While it may not be useful in your games, I should note that there’s some possible interaction here with the Training rules that I use. Specifically, I allow players to attend Charm School, or undertake some Endurance Training, to increase their Charisma and Constitution respectively. Each of these can be done as many times as desired, and each time will cost 4000cc, require 3 months of game time, and increase the associated stat by 1. In this way, it is theoretically possible that a character could modify themselves infinitely if they’re willing to spend massive amounts of time and money to keep their body in shape despite their over-modification. At the rate allowed, each new augment would require 1 year of in-game time for the character to earn the 2 Con and 2 Cha, which they would then lose upon installing their new augment.

Personally, I’m completely okay with this. It actually seems like an interesting possibility, that player would ever be so devoted to enhancing themselves that they’d invest such massive resources into doing it. But then, my game maintains some very strict time records. In 15 months of play, game time has progressed only 18 months. So your mileage may vary.

Possible Augmentations:

CyberLobe, (10,000cc) – A bit of computer hardware installed directly into the cyborg’s brain. Allows rapid mathematical calculation, and includes a port which the cyborg can use to directly transfer computer files to, or from their brain.

Reinforced Bones (25,000cc) – Roll hit points twice each level, and take the higher result. The character should retroactively reroll all their hit points from previous levels, and if the new total is higher, that’s they’re current HP.

MuscleTensos (Rank 1: 8,000cc)(Rank 2: 20,000cc)(Rank 3: 50,000cc) – Little electrodes embeded into your muscles. They detect whenever you’re trying to make a sudden, striking motion, and they shock your muscles at just the right time to intensify your intended movement. Adds +1 to melee attack rolls for each rank.

Head Tubes (6,000cc) – A sealed access which leads directly to the cyborg’s brain. They can pop the hatch open with a mental command, and pour up to 4 potions in with a single action. All of the potions have their full effect, starting simultaneously.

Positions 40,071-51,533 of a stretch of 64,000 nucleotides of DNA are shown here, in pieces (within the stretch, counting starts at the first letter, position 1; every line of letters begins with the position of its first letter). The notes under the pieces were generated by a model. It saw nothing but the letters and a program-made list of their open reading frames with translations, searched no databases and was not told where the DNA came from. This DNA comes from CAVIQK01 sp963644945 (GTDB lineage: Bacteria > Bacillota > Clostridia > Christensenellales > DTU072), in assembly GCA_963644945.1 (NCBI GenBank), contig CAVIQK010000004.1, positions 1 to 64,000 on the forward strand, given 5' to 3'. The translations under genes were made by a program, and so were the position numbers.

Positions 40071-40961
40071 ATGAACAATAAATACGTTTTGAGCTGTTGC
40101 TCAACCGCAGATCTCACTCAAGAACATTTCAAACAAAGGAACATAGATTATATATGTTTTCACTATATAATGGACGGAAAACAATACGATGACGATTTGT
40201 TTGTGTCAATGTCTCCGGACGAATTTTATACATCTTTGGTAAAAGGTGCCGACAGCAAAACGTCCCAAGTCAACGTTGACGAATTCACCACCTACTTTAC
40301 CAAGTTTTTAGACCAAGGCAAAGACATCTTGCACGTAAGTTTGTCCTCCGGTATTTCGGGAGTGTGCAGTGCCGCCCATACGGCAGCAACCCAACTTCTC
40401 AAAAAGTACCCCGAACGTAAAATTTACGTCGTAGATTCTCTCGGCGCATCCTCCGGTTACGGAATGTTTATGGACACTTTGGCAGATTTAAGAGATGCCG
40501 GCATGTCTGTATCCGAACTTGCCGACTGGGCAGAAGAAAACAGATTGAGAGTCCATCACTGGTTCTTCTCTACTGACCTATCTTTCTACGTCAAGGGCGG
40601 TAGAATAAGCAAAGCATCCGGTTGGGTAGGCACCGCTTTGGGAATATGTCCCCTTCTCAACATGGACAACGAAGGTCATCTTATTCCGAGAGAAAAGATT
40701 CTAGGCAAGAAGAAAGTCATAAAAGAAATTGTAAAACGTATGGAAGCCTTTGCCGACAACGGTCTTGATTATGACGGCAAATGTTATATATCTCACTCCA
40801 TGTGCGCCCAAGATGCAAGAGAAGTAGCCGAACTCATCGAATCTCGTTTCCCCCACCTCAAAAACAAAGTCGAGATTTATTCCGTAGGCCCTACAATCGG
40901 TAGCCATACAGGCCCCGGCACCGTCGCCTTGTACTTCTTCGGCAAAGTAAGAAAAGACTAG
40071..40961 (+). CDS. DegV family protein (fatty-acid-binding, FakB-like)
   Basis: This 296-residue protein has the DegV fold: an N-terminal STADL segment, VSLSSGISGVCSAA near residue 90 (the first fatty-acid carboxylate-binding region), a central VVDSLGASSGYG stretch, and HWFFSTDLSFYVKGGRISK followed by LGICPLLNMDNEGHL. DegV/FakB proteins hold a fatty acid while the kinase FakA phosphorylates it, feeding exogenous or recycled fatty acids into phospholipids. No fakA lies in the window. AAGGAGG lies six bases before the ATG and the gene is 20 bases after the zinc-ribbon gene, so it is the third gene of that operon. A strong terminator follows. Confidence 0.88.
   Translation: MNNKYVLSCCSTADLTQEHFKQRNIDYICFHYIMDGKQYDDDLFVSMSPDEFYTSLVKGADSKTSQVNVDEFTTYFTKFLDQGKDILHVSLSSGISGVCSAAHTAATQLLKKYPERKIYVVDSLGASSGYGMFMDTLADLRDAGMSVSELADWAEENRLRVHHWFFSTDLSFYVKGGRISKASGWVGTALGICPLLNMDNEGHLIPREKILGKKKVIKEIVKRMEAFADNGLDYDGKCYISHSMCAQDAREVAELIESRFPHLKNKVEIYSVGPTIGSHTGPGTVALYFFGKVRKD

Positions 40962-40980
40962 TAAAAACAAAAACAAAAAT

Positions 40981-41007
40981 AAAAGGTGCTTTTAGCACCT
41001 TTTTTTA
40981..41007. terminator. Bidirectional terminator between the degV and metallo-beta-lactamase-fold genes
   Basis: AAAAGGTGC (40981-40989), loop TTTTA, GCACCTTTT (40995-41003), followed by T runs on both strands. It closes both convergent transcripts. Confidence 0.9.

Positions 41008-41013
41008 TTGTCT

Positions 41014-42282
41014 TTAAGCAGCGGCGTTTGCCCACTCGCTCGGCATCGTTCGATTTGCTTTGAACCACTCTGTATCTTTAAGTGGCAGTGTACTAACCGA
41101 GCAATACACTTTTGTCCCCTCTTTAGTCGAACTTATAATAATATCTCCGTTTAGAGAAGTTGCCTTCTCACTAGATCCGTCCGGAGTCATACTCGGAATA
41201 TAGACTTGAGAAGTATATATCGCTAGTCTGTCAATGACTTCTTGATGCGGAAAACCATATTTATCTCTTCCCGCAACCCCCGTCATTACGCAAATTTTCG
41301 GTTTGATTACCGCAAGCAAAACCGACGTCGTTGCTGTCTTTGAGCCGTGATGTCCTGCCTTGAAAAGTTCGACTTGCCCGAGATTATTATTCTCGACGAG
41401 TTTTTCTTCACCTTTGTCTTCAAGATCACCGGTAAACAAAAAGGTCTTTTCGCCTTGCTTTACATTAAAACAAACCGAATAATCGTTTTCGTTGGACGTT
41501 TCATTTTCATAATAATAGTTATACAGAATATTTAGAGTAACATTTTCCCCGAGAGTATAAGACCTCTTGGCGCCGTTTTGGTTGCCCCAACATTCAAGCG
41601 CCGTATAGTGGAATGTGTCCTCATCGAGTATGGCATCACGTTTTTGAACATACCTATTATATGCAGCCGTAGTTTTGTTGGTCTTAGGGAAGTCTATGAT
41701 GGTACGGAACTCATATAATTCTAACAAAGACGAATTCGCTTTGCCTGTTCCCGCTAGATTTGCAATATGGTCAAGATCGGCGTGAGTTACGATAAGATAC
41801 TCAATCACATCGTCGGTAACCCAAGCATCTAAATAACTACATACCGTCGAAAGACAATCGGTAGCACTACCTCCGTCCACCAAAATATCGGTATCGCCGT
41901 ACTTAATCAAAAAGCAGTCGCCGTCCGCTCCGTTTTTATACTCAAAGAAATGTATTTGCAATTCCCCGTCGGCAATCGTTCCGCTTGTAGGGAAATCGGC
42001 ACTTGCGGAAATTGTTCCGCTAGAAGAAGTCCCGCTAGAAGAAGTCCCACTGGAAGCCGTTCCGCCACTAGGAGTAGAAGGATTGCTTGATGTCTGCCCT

Roller Feet (20,000cc) – Little wheels pop out of the cyborg’s feet, and their movement increases by 60′ (20′). Comes with a complimentary pair of adaptive shoes, which have a little hatch for the wheels to pop out of.

Reinforced Back (50,000cc) – The cyborg’s carrying capacity is doubled.

Storage Compartment (4,000cc) – Some of your innards are squished, some of your organic redundancies are removed, and a nice little hidden compartment is installed right into your body. Anything you put in there can never be taken from you, because nobody will ever find it.

CyberEyes, (Rank 1: 2,500cc)(Rank 2: 5,000cc)(Rank 3: 10,000cc) – Gives the character perfect vision, and a HUD where they can see their own inventory, health, etc. Allows for the installation of eye modules. Characters with CyberEyes can have 1 eye module per rank of their eyes. Only the CyberEyes count against a character’s augmentation limit, don’t count.

Eye Modules

Night Vision (5,000cc) – Allows the cyborg to see in the dark. Their vision is black and white.

Recorders (5,000cc) – Allows the cyborg to record or photograph anything they can see, which can then be output via a small data port in their tear duct.

Lasers (20,000cc) – Requires the target to make a saving throw versus Devices, or take 2d6 damage.

Telescope (10,000cc) – Allows the cyborg to zoom their vision in crazy far. Anything within their line of sight can be zoomed in on. Even some celestial bodies can be observed with reasonable detail.

Microscope (10,000cc) – Enables the cyborg to see down to the microscopic scale.

X-Ray (20,000cc) – Not actually X-Rays. But it does allow the cyborg to see through 1 or 2 layers of pretty much anything that isn’t more than 2′ thick, or isn’t lined with lead.

Auto-Aimer (Rank 1: 8,000cc)(Rank 2: 20,000cc)(Rank 3: 50,000cc) – Allows you to automatically mark a target, which will cause geometric guidelines to appear in your vision, aiding you in hitting with ranged weapons. Provides a +1 bonus to attack rolls for each rank.

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Adding Smartphones to your Game World

Wizard Using a Smartphone

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The basic conceit of John Bell‘s Necrocarserous is that a mysterious force is siphoning off the dead from other campaigns. Everyone in the setting  once lived in some other game world, then they died, and while they were on their way to their proper afterlife, they got snatched up by the Necrocarserous Progragm, had all of their memories erased, and were dropped into the world of Necrocarserous. There, these countless kidnapped dead people spend their afterlives serving as unwitting cogs in an unfathomable machine.

Because the world theoretically drew from every other game in existence, you had knights in full plate wielding long swords, living alongside soldiers in Kevlar with guns. In other words, the game was technologically anachronistic, which was a big influence on ORWA’s “Swords, Cyborgs, and Floppy Disks” style. One of the most notable bits of technology in the game were the various phone plans. NecroTel offered a few choices, but once you had a treasure haul or two under your belt, everyone just went for the best one: smart phones. They were friggin awesome, so obviously, I included them in ORWA.